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Dogz II
November 2013
Released: 2001, IGroove/Plumik
Rating: 2.0/5
Reviewer: JP

“Thor, The Mighty! Thor, The Brave! Crush the infidels in your way.” (Manowar, 1984)

Before Iron Maiden. Before Metallica. Before Slayer. Even before Manowar… there was THOR! In 1973, a young musician records his first demo/single in Vancouver, Canada what was to become the germination of ‘Body Rock’, and the eventual evolution into one of Metal mightiest warriors and most prolific and enduring acts...THE MIGHTY THOR! In celebration of his 40th anniversary and in tribute to Canada’s longest running Metal band, I am very proud to present short reviews of 13 releases from across his career. Feel free to enjoy all the reviews in this feature including…

-Keep The Dogs Away (1977)

-Unchained (1983)

-Only The Strong (1985)

-Live In Detroit (1985)

-Anthorology (1997)

-Thunderstruck (1998)

-Dogz II (2001)

-Mutant (2003)

-Beastwomen From The Center of The Earth (2004)

-Thor Against The World (2005)

-Rock And Roll Nightmare (2006)

-Into The Noise (2008)

-Thunderstryke (2012)

After the low-key comeback in 1998 (THUNDERSTRUCK) Thor took a few more years and had a rethink of his direction and look before releasing his first album of the new millennium, DOGZ II.

At this point Thor (the band) had pretty much ceased to exist and Jon Thor tried to rebrand himself a little bit. Thor's golden mane was gone, he sported short hair, a new look and new sound. While not a horrible album, DOGZ II was a very ill-advised experiment and a shift away from the pounding Hard Rock and Metal he was known for. He opted for a much more modern sound and production and the album was recorded in several different studios with different producers, and different musicians so it lacks cohesion. The band is gone and some young punks (literally one of the kids has a Mohawk in the picture on the back of the CD) and yet another female companion, this time ‘Electra’, replacing Ms. Cherry Bomb. The production is a poor attempt to mimic the industrial sounds of Marilyn Manson and Nine Inch Nails. There is even some sort of rock/industrial remake of ‘Keep The Dogs Away’, called ‘Dogz II’ and it is pretty poor. Thor greatest asset was his powerful voice and to have it all electro-distorted does not do him justice. The album ends on a bizarre note with a thirteen minute cut, of sort of a medley of three songs, (dubbed The Thunderhawk Trilogy) old and new, but even odder it is the best thing on the album, because it is pure undiluted Thor.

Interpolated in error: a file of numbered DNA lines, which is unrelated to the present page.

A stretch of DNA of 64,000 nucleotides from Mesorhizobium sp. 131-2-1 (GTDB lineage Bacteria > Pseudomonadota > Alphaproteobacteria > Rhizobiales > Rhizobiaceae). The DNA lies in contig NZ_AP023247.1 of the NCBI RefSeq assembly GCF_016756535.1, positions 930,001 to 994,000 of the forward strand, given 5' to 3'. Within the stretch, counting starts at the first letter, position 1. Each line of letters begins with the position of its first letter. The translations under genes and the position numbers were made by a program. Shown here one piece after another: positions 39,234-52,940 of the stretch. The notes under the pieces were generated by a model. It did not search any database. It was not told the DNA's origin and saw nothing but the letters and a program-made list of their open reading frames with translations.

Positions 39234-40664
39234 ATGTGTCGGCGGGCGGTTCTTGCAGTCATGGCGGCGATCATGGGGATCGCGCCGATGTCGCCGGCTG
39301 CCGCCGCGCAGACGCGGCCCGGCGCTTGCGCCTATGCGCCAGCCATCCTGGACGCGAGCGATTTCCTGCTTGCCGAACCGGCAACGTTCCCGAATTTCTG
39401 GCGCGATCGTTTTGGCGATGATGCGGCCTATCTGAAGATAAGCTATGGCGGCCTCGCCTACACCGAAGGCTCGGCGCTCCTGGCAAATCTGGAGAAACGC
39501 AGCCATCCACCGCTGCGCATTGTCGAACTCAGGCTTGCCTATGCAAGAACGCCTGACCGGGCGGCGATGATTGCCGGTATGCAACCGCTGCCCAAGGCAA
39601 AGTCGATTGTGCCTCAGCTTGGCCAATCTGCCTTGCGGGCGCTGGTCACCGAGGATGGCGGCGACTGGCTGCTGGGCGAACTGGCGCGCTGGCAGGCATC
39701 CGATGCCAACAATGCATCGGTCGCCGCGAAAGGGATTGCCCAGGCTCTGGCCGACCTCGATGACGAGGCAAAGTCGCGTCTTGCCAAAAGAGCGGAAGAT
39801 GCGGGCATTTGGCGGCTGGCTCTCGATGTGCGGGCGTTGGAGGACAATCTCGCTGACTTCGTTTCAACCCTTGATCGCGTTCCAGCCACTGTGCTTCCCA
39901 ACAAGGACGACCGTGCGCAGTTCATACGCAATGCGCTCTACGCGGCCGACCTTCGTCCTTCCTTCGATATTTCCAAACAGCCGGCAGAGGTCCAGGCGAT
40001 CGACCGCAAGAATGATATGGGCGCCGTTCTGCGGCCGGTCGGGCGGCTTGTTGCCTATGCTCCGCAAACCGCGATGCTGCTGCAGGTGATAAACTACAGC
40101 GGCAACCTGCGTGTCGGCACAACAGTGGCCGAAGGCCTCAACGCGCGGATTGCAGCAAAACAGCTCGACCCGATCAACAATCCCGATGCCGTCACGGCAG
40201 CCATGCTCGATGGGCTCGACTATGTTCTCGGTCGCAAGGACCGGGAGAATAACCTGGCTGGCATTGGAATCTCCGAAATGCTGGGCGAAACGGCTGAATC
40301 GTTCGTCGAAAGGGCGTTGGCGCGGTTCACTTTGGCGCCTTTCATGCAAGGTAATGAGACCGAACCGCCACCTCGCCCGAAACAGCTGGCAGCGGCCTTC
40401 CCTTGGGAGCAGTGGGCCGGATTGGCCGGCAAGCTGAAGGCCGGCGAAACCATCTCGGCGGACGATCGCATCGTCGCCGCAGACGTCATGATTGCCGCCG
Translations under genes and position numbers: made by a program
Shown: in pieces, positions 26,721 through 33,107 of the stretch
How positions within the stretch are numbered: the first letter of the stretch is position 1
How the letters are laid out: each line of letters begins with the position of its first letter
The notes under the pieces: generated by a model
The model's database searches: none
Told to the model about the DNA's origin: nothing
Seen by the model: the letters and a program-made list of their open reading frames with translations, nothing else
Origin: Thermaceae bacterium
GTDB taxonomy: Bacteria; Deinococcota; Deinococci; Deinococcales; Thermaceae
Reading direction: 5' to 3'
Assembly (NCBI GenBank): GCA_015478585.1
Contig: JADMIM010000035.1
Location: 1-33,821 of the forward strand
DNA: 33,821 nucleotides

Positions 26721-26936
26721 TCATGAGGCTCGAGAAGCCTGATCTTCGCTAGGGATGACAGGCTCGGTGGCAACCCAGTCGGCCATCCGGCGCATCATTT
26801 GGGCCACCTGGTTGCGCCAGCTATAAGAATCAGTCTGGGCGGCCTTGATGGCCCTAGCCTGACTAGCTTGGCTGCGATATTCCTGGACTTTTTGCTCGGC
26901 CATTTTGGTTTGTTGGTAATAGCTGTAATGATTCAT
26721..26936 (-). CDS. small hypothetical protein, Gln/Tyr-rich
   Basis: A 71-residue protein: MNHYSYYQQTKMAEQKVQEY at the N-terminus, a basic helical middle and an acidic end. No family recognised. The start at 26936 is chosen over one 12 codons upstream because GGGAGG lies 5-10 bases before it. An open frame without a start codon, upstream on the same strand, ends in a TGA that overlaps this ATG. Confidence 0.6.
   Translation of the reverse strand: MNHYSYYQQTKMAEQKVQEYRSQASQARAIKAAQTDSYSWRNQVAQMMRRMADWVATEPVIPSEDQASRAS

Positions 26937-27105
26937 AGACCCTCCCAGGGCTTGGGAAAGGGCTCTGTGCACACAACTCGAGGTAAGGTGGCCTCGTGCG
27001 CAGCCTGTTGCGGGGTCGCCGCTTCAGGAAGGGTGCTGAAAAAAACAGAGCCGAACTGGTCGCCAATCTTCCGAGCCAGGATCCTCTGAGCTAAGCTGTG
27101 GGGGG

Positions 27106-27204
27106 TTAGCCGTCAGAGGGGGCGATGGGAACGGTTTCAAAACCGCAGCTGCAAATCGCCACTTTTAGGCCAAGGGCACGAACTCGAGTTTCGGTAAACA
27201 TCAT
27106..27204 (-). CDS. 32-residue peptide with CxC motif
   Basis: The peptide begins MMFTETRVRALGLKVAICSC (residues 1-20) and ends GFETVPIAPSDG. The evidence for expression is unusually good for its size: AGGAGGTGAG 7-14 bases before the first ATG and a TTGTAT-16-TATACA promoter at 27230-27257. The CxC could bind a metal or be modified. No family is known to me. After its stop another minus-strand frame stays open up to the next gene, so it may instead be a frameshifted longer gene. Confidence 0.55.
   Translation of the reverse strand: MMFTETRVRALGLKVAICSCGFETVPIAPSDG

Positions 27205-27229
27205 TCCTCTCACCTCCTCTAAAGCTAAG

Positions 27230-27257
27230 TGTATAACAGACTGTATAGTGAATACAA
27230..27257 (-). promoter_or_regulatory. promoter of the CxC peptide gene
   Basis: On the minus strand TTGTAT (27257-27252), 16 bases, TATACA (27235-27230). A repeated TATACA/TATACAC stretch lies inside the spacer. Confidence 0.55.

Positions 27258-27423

This album was a brave move but ultimately could be regarded as a failure. I fully understand his need to reinvent himself and the relative failure of his comeback album but DOGZ II stands as his least competent and enjoyable album of his career. Writing this review with the massive advantage of hindsight, now it is plain to see that with two poor albums in a row the sun was starting to set on Thor’s career and the next album would be make or break for the Metal avenger. Fortunately he came roaring back in 2002 with TRIUMPHANT one his best albums in his long career. Feel free to read my review of that album, that I wrote for, back in 2002.
Track Listing

1. Deeper Shades
2. Fear of Reality
3. Dogz II
4. Higher
5. Shout at the World
6. Glory
7. Ward 81
8. Freedom
9. All My Might
10. The Thunderhawk Trilogy (I. Thunderhawk II. Danger, Stranger III. Mr. Big)


Thor Vocals
Gabor Kanyok Guitars
Martin Van Keith Bass
Dave Pare Drums

Next review: » Thor - Into The Noise
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